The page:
Focus on: Brigitte Aphrodite

There's no need to tread on eggshells around the subject of depression, syrup-voiced Brigitte Aphrodite tells Honour Bayes. Why not do a gig about it instead?

feature (edinburgh) | Read in About 4 minutes
Published 03 Aug 2015
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My Beautiful Black Dog

“I used to be a fairy in a fairytale,” says performer Brigitte Aphrodite, her throaty cockney voice tumbling into a treacle chuckle. “But I’m not a fairy in a fairytale, I’m a bloody woman.” She pauses. “With fairy-like qualities.”

With her new show, My Beautiful Black Dog – a nod to Winston Churchill’s nickname for his depression – Aphrodite wants us to experience what it would be like to discuss melancholia at a dinner party or talk despair at a rave. The show is gig-meets-theatre, a lyrical and visual jamboree about Aphrodite’s own battle with depression.

“For such a long time I thought that the way life was supposed to be was that you can’t get out of bed sometimes,” she says. “And then slowly it was like, ‘no, ok, this isn’t right’, and I needed to do something with all that wasted time.”

So why a musical? “I’m a showgirl; I had a look at what I’d started writing and was like, ‘flipping hell, this is miserable!’ So as a showgirl I need to add a bit of that to the mix. I laugh about it in the piece so people feel like they don’t have to tread on eggshells about it.”

Aphrodite was driven by an ambition to share her experience and encourage others to discuss theirs. “I’ve always thought that I’ve found it quite easy to fall in love with life and with people,” she continues, her words cascading out in a charming, rashdash fashion. “But the self-hate I was feeling was kind of an epiphany. I suddenly realised other people were probably going through this stuff as well.”

During the development process this has proven to be the case with friends admitting their own struggles. She’s thrilled about this but it’s been an emotionally draining experience for her too. “On bad days doing this show—that’s all about me and my head—can be tough,” she says.

Still, she can’t sing the praises of her collaborators enough: director Laura Keefe, dramaturg John Hoggarth, and her long-term partner – professionally and personally - Quiet Boy, who's doing the music. Aphrodite is a lyricist but by her own admission the music she created was always a demo.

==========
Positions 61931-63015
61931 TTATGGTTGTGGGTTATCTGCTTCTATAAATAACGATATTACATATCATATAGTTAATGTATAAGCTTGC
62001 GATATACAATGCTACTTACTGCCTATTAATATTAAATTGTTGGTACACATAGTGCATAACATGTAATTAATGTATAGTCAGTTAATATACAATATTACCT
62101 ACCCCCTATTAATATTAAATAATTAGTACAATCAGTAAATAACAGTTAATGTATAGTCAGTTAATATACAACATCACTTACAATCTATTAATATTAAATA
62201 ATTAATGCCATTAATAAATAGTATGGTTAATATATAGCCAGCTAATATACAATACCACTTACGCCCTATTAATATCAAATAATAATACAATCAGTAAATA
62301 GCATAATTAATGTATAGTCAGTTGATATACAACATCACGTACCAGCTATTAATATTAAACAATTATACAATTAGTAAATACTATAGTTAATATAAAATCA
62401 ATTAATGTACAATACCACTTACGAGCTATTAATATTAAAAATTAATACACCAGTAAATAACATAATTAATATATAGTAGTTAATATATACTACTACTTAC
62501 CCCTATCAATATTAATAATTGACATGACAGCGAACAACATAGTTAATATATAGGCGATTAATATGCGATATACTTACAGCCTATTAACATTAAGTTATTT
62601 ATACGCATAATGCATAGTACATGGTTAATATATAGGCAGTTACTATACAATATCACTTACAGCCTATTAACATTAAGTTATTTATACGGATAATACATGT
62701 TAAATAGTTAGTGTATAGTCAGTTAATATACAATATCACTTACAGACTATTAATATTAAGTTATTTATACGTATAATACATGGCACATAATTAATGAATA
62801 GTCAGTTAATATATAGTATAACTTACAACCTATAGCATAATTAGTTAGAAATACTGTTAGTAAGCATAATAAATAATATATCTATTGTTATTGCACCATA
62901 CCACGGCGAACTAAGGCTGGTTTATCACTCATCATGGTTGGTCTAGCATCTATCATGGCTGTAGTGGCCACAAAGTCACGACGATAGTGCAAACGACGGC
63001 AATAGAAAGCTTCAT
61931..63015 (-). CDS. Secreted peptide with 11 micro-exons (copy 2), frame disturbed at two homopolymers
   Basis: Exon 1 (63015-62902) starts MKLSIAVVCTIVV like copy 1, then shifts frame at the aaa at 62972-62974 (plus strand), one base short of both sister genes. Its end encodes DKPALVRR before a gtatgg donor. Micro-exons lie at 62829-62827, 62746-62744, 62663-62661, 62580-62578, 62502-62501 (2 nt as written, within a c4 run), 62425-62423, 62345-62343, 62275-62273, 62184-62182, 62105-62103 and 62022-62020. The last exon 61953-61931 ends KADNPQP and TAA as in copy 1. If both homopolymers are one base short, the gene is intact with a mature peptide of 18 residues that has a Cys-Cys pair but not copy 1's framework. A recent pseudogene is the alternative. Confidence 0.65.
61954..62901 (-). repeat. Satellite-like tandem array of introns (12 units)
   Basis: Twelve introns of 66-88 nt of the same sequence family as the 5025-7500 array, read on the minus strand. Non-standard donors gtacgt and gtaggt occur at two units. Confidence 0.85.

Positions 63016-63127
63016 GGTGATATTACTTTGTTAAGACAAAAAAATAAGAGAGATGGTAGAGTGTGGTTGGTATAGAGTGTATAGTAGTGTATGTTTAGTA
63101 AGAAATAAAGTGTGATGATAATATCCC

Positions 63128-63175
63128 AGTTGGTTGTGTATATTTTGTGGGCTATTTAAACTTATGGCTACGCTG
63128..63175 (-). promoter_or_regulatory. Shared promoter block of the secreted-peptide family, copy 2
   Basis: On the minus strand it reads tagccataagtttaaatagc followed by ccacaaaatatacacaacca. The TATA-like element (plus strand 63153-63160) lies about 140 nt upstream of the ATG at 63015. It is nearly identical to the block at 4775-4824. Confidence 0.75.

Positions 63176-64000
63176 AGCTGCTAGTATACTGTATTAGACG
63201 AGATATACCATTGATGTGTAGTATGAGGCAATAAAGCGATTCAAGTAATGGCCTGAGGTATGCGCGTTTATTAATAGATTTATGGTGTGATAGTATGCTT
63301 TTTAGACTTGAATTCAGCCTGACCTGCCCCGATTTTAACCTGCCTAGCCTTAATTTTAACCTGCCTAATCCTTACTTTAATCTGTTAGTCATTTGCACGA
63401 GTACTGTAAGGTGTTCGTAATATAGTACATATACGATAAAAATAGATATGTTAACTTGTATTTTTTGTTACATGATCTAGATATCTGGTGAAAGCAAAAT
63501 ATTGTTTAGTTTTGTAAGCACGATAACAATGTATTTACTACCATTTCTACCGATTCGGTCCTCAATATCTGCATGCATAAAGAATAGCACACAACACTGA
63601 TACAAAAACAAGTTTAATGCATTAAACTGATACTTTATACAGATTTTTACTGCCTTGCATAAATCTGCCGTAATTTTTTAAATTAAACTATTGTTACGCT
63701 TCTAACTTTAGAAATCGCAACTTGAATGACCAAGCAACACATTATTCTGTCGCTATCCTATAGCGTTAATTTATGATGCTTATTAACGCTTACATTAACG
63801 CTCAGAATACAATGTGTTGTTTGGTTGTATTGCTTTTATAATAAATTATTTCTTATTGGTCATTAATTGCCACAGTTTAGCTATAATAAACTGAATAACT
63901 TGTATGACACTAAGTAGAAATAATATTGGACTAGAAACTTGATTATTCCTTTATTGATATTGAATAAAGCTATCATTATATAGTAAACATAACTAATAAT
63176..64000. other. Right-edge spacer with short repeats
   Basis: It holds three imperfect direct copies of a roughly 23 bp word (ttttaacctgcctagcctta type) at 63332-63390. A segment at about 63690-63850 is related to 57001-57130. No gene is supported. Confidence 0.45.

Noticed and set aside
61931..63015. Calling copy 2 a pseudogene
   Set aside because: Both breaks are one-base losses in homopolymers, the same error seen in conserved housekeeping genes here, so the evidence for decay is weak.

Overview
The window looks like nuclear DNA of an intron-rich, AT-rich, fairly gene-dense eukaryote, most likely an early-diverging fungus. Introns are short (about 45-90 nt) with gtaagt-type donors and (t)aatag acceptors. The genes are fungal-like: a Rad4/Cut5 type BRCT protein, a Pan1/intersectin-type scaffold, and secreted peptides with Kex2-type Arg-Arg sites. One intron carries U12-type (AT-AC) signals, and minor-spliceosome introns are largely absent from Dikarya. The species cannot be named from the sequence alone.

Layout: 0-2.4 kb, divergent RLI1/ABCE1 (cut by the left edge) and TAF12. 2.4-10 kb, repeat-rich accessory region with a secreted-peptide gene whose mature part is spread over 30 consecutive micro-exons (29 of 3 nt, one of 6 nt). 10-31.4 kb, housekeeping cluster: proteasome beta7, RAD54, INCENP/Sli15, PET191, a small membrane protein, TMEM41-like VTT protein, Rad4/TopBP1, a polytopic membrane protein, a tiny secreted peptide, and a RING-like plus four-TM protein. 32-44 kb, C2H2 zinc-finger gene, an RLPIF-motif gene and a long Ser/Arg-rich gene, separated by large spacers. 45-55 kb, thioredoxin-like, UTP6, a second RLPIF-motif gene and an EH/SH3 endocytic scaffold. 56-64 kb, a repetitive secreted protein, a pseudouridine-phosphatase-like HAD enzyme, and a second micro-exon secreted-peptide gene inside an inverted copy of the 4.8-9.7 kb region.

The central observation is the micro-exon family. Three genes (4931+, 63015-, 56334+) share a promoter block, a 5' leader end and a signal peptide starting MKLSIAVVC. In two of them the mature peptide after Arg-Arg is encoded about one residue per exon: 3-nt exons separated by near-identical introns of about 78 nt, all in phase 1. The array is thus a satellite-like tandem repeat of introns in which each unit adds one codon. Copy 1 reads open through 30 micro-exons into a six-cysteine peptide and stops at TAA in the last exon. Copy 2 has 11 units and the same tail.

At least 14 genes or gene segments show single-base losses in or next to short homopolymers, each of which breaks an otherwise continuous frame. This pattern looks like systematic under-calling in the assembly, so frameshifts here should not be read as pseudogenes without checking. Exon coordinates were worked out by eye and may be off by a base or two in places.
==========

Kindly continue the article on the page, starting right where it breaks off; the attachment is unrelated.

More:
“Quiet Boy’s a doctor of music really so he’s made the songs not just charmingly bad guitar parts; he’s made them fucking sharp.” Aphrodite thinks the finished result is enough to enter into the “flamboyant war” of the Edinburgh Fringe with its microphone held high.

“Everyone’s trying to out-flamboyant each other up there! But we’ve got a team, including Gemma Cairney and Rachel Tyson from Boom Shakalaka Productions and they’re properly hardcore, so I feel really chuffed that they’re going to be there on my side.”

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What are your top tips for the Fringe?

Go watch Antler Theatre's If I Were Me, Tom Allen's Both Worlds and Bryony Kimmings & Tim Grayburn's Fake It 'til You Make It. Go to the jacket potato shop on Cockburn Street. Have a curry in the curry/kebab house on Nicholson Square. Take people's flyers if they are passionate about their show – good flyering is an art form. Edinburgh's charity shops are banging - have a rummage between shows. Timberyard for a glass of something fancy. And finally, chat to people who live in Edinburgh as they know the coolest stuff about their city.

What's in your Festival survival kit?

Wet wipes (a day watching shows at the fringe can be sweaty). BRING CLOTHES FOR ALL THE WEATHERS... The weather at the Edinburgh Fringe can be winter, summer and spring sometimes all in one day – it's quite exciting actually. Red lippy hides all tiredness & all hangovers (sort of).